I learned a great deal about program evaluation while examining a library media endorsement program (which you can read about here), but I was first introduced to the evaluation of “professional learning programs” and determining the “effectiveness on deepening teacher content knowledge, improving teacher pedagogical skills and/or increasing student learning” when surveying my co-workers and facilitating teacher focus groups, along with my co-technology integration specialist partner (International Society for Technology in Education, 2011).
With the help of our school’s technology consultant, the following survey was given to the teachers:
We used the results from this survey to guide the development of our professional development, the following responses were most informative:
We used this information to focus our professional development efforts on peer coaching and individual mentorship; that work can be reviewed in several posts from throughout the last year.
Teacher Focus Groups
Aside from conducting annual surveys, my co-technology integration specialist partner and I facilitated teacher focus groups. These conversations allowed us to sit down with small groups of teachers and discuss their successes, challenges and hopes for the future. Some of the discussion points included:
- How much technology, if any, is appropriate in the grade(s) you teach?
- What are your hopes for using technology with your students? (Next year? 3 years? 5 years?)
- What are your fears about increasing your and your students’ use of technology?
- Are you comfortable with your students using technologies in which you yourself are not proficient?
- When do we NOT want to use technology, and what are those cases and why?
- Obstacles are inevitable, whether rolling out a new instructional program or implementing behavior change. And change takes time! It’s better to be proactive than reactive. What are some of the potential problems ahead? What are some possible solutions?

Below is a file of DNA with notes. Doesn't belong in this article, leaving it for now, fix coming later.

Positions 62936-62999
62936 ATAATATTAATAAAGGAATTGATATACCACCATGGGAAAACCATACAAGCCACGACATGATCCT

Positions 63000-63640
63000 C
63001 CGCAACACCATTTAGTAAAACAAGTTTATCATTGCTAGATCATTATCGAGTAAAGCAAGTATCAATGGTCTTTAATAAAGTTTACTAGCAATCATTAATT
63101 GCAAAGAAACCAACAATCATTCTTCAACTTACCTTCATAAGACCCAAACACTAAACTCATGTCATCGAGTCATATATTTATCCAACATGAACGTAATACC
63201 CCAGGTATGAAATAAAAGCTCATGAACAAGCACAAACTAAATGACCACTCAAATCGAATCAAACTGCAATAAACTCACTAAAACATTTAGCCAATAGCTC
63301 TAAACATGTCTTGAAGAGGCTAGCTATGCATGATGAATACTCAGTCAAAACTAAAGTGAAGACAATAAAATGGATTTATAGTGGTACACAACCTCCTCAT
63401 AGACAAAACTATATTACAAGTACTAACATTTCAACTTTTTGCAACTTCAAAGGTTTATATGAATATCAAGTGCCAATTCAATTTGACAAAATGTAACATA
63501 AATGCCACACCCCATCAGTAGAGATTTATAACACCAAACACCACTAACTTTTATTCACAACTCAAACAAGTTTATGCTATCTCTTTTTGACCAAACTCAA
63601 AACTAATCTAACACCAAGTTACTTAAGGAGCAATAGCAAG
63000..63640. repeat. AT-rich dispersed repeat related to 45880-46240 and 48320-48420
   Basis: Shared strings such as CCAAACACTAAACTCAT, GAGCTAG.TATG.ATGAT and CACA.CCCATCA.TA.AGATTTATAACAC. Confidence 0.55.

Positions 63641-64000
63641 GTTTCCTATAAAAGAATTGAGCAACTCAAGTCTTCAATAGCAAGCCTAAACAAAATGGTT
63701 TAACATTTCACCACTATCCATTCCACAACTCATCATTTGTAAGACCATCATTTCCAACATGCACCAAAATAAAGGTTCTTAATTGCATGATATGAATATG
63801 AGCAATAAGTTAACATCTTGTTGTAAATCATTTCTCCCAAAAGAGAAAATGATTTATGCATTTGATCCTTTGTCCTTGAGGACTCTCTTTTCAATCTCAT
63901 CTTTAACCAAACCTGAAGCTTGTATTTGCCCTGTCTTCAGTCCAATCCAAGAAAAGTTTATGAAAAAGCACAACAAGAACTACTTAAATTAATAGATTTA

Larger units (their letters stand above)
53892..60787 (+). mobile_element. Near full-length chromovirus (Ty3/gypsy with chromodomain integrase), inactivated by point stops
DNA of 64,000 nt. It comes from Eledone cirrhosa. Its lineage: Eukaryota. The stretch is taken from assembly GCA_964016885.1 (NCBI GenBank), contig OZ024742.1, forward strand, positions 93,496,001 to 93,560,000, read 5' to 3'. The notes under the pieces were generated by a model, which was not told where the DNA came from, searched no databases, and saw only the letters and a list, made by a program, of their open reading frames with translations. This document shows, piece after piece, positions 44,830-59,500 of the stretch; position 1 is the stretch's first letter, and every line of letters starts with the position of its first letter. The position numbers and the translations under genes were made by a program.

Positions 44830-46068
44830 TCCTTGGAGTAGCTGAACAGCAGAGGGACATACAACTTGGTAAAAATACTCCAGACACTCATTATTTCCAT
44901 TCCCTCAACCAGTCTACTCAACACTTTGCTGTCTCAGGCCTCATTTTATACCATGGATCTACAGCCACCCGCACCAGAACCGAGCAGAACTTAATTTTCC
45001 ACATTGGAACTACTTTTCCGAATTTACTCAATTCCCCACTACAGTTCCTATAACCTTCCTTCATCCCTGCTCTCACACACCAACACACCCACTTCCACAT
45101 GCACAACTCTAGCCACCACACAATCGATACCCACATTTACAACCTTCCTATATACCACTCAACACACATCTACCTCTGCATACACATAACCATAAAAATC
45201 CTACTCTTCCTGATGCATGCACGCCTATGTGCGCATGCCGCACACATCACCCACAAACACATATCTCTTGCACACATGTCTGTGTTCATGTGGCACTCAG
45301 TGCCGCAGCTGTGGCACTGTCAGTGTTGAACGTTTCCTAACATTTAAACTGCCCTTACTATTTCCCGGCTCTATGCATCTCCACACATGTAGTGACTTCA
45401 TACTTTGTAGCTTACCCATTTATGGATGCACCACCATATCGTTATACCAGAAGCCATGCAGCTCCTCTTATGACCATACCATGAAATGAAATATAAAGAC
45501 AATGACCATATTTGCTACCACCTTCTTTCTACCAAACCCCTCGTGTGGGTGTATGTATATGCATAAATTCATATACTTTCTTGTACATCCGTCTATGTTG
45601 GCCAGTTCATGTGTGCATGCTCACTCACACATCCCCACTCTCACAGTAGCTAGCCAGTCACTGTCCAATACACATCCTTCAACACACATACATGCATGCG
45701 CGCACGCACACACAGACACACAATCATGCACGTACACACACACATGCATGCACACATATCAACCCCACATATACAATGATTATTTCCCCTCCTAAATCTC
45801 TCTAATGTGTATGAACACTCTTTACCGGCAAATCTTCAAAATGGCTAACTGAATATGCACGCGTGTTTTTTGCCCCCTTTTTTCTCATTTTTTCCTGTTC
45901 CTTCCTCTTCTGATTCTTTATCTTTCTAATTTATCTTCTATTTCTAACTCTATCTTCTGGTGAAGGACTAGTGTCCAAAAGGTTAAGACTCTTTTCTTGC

- Do you envision devices owned and used by parents or devices brought to school by students (other than school-issued laptops or iPads) to be integrated in any way?
- Constant communication is a key to a successful program. Yet technology changes at such a rapid pace, it can be difficult for even the most collaborative educators to stay in touch. What are some ways you/we can regularly share best practices and new finds?
- What role should parents play? How will you communicate your technology practices to parents?
The teachers’ answers helped to guide us, targeting specific teachers in mentorship and training, facilitating school-wide professional development workshops, applying for grants and making informed purchases, and writing policies, procedures and Acceptable Use Policies (AUPs). One year later, we visited with the same teachers and asked the following questions:
- Which technologies were successful with the grades you teach?
- Which technologies were unsuccessful with the grades you teach?
- What support did you require from the technology team in order to be successful using technology with your students?
- What kinds of support would you like to have moving forward with your classroom technology use (e.g. in person; on-site PD; online/off-site PD, etc.)?
It was wonderful to hear (and celebrate) the many successes and discuss, as a group, how to address some of the shared challenges. Even with just one year of experience, it was clear that these surveys and focus groups have helped us to move forward as a community.
Blattner, S. (2015). Technology & learning plan [Handout]. [School name omitted], Seattle, WA.
International Society for Technology in Education. (2011). ISTE standards: coaches. Retrieved June 29, 2011, from http://www.iste.org/standards/ISTE-standards/standards-for-coaches